On 24 March 2015, an Airbus A320 operated by Germanwings, a subsidiary of Lufthansa, was en route from Barcelona, Spain, to Dusseldorf, Germany, with 144 passengers and six crew on board. Shortly after the aircraft reached cruising altitude it began to descend. No distress call was emitted and attempts by air traffic controllers to contact the aircraft were unsuccessful. Around ten minutes after the descent was initiated the aircraft impacted the mountainous terrain of the French Alps at high speed. Tragically, all on board were killed.
On 3 March 2016 the French Bureau d'Enquêtes et d'Analyses (BEA) published their final report into this tragedy. As has been widely reported prior to the publication of this report, the data recovered from the Cockpit Voice Recover (CVR) and Flight Data Recover (FDR) indicate that the co-pilot, Andreas Lubitz, deliberately crashed the aircraft.
The report outlines the co-pilot’s serious mental illness, which dates back at least as far as August 2008. In July 2009 Lufthansa refused renewal of his medical certificate due to his illness then, following treatment, he regained a medical certificate that contained a waiver because of a severe depressive episode. The certificate contained a provision that it would become invalid should he suffer a relapse. In December 2014 Lubitz started to show symptoms consistent with a psychotic depressive episode and was prescribed anti-depressants. In February 2015 he was diagnosed with a psychosomatic disorder and on 10 March was recommended psychiatric hospital treatment. It would appear Lubitz concealed his illness from his employer, and none of the doctors and psychiatrists that treated him informed the airline due to the very strict German rules surrounding patient confidentiality.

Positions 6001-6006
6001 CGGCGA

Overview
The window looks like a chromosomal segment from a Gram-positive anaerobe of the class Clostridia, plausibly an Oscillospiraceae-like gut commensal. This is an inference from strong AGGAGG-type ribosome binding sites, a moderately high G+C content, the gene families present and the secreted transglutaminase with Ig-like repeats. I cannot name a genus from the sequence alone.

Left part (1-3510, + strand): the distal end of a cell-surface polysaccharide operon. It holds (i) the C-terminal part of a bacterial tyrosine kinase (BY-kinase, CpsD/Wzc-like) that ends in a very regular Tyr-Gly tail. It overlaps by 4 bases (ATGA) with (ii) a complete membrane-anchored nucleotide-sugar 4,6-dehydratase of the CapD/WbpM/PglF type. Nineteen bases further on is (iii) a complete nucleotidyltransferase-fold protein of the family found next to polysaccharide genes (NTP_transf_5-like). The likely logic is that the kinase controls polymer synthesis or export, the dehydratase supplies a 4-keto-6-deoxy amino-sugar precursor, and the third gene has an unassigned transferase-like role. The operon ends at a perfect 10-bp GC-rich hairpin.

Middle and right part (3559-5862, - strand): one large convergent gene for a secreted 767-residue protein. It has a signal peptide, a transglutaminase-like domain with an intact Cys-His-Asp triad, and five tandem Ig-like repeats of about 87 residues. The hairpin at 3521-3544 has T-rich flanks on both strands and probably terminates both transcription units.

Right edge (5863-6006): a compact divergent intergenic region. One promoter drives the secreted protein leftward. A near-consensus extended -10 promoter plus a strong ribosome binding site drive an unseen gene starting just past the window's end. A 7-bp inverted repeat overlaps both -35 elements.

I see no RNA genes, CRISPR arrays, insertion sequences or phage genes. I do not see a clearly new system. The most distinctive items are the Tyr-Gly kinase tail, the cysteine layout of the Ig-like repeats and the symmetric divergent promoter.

It is clear that Lubitz should never have been allowed to fly a commercial passenger jet given his mental state. The aviation experts at Irwin Mitchell consider that a crucial opportunity to prevent him from qualifying as a pilot was missed when Lubitz attended the Lufthansa Flight School in Arizona, USA in 2010. With his mental health issues his performance as a student pilot should have come under extra scrutiny to determine if he was suitable and safe to be an airliner pilot. As the Flight School allowed Lubitz to qualify as a pilot, Irwin Mitchell has formed an attorney group with US and German law firms to bring a large group action against the flight school in Arizona.
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